• amid

      There have been 12 other Disney features since Tarzan which haven’t come anywhere near its gross despite constantly increasing ticket prices. So there is something notable about Disney producing its highest grossing US feature in over a decade even if the admissions are far less.

      But I agree with you that comparing older films to contemporary ones is an inaccurate science. Ten years is pushing the limit for me, and even here, I tried to give some context by figuring out the admissions and not just listing the dollar amount. Things change quickly in Hollywood.

      • Milo Thatch

        I certainly appreciate the posting of “admissions” over dollar amounts. Tangled was beyond amazing to me on just about every level, and what was predictable in terms of story or character was a welcome breath of fresh air after so many years of “irreverent” snarky CG-characters with little true sincerity (thank you, Shrek, for that… ugh..)

        Anyway, any word on how Disney feels about the box office numbers when the production cost is still technically not met domestically? $260 mil is a HUGE cost for any feature.. James Cameron levels of insanity! :)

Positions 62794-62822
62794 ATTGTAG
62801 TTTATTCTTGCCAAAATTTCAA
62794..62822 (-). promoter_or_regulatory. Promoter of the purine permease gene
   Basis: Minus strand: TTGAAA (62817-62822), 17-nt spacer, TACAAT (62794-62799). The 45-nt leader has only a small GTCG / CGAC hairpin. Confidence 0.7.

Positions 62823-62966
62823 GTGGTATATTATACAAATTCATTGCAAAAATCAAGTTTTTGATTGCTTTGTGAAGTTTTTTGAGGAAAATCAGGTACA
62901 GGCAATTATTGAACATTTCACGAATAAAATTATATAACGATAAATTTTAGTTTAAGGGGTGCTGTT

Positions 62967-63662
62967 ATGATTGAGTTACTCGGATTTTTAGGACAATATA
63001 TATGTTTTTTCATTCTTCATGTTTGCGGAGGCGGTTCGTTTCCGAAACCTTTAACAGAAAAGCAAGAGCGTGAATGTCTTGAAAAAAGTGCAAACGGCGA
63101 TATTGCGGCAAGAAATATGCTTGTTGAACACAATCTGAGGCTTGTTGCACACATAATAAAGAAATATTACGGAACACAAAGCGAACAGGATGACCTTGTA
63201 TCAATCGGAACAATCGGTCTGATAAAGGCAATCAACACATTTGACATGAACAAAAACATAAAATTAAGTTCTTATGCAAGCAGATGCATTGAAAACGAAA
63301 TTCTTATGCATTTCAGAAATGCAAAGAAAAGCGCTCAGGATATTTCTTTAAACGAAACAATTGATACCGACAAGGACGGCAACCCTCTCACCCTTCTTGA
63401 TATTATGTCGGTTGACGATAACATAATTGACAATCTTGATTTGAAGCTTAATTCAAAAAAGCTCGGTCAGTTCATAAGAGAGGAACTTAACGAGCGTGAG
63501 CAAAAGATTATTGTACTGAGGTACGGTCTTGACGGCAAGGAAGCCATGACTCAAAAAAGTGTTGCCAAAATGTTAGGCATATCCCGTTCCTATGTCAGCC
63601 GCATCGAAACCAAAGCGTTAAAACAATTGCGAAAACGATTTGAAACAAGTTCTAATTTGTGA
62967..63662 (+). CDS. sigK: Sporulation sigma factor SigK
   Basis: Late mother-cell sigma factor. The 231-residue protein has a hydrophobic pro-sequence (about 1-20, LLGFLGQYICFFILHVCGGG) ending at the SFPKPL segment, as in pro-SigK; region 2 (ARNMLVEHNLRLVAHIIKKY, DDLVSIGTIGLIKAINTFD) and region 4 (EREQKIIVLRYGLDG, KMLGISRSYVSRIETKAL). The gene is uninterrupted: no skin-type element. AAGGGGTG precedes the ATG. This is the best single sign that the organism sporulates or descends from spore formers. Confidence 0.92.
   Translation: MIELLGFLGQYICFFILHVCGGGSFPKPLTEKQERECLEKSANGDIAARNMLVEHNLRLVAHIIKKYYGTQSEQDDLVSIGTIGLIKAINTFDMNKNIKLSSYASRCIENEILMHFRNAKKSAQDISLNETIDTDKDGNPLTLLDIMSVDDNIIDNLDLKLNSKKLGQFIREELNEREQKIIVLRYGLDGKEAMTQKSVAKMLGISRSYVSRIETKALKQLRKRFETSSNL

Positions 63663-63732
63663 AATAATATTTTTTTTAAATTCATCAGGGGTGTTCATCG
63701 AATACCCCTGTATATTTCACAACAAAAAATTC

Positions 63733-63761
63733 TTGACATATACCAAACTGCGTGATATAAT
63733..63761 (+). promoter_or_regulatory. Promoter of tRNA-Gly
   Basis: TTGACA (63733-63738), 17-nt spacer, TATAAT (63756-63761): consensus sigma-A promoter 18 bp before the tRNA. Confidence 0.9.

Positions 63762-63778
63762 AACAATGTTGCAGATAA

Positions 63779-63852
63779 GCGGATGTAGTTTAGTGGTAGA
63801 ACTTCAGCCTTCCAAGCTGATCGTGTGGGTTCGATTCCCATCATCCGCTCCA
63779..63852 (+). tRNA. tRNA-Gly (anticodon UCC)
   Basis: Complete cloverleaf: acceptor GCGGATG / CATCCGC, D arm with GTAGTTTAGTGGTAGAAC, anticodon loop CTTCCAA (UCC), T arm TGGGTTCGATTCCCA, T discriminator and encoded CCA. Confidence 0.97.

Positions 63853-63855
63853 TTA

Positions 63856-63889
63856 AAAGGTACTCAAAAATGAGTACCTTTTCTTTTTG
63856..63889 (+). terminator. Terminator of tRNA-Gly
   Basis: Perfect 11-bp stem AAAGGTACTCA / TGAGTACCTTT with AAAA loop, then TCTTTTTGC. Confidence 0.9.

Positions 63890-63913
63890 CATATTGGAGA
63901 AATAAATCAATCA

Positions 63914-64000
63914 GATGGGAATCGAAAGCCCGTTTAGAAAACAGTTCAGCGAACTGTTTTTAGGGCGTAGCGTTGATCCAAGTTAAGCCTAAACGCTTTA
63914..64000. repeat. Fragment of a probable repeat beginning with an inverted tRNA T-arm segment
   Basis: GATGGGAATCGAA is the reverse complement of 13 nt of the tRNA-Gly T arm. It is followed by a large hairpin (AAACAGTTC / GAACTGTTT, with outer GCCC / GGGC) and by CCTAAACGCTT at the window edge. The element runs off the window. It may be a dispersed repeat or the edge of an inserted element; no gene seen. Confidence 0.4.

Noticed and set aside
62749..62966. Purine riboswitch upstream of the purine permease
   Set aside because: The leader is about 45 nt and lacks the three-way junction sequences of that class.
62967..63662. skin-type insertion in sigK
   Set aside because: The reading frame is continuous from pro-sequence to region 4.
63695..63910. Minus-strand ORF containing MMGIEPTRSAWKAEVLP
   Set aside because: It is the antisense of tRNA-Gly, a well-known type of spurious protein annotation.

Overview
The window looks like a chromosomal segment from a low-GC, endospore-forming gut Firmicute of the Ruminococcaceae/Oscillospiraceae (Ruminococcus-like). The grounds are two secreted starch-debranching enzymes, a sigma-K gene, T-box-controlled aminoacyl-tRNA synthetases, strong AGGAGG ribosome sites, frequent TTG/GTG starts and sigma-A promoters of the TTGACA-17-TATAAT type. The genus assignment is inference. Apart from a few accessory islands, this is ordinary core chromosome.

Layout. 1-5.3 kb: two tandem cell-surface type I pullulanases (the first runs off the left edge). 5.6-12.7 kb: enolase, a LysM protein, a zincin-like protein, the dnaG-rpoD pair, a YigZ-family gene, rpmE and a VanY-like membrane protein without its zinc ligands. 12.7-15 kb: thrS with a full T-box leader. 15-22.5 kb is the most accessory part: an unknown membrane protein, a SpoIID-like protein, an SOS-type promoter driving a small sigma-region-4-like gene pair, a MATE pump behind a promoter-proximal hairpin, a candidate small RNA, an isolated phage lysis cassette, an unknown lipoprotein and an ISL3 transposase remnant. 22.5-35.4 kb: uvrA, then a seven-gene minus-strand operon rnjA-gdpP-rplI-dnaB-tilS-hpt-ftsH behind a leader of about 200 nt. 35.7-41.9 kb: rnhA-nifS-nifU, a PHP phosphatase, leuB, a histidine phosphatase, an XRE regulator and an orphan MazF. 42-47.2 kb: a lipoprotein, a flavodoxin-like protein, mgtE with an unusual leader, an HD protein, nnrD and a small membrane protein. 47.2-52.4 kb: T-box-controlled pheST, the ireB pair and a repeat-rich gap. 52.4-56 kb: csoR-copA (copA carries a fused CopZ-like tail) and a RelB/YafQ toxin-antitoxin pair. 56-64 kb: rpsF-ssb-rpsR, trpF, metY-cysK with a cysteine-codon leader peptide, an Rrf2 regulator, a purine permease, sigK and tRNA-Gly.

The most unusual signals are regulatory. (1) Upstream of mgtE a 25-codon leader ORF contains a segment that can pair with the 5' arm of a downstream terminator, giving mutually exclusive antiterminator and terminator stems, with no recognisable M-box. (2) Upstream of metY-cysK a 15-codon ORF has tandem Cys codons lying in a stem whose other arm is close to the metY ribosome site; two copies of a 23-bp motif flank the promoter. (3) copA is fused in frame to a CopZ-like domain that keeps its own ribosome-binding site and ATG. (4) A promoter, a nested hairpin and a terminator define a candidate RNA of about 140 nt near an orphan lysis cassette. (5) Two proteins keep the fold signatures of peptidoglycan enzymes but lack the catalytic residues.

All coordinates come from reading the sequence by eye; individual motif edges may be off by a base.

• http://rodtejada.wordpress.com/ Rod Tejada

      We were discussing with some fellow animation students about why we liked Tangled better that The Princess and The Frog and other Disney features of the last decade, and at a certain point I think it expresses a lot of everything said here so far:

      Tangled has been one story that, maybe if its not that original, it was told in a very compelling and fun way. In the Princess and the Frog, Dr. Facilier stole the show and nobody cared much about the main characters. It’s not about CGI, handrawn or 3D: is about the story at the end.

      I think that’s why this film has been doing this well, even with the poor advertising campaign from Disney (They convinced me NOT to watch it, my friends convinced me otherwise).